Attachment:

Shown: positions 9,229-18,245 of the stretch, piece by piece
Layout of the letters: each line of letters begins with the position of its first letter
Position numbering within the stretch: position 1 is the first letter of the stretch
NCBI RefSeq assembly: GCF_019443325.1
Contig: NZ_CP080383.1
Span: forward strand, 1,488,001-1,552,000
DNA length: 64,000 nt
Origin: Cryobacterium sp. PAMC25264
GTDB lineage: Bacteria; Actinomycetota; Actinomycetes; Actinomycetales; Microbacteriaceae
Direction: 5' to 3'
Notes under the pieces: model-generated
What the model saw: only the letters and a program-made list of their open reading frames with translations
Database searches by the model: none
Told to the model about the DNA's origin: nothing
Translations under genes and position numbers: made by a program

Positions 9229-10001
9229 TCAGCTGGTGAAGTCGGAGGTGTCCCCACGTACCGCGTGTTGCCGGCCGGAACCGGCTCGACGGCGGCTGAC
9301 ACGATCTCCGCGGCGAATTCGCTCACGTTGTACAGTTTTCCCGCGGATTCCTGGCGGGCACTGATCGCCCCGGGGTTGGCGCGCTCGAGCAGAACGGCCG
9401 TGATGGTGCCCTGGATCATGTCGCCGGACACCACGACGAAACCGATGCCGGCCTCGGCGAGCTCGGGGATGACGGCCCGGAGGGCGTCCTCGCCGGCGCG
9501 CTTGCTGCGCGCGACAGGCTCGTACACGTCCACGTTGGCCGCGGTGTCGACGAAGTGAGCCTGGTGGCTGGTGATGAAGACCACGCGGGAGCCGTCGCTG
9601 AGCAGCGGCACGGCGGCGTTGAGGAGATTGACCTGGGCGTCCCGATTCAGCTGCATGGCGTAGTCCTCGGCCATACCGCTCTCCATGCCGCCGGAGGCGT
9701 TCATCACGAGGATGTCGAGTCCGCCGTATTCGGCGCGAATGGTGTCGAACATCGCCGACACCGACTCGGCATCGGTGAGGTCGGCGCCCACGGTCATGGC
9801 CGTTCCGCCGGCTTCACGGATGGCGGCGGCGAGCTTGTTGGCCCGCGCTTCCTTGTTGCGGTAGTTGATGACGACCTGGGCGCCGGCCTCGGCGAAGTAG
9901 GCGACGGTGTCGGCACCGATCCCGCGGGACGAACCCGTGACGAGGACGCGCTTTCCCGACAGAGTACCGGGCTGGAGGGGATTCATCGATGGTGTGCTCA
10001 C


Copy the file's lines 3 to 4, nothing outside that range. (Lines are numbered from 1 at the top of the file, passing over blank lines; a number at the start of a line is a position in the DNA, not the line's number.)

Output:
Position numbering within the stretch: position 1 is the first letter of the stretch
NCBI RefSeq assembly: GCF_019443325.1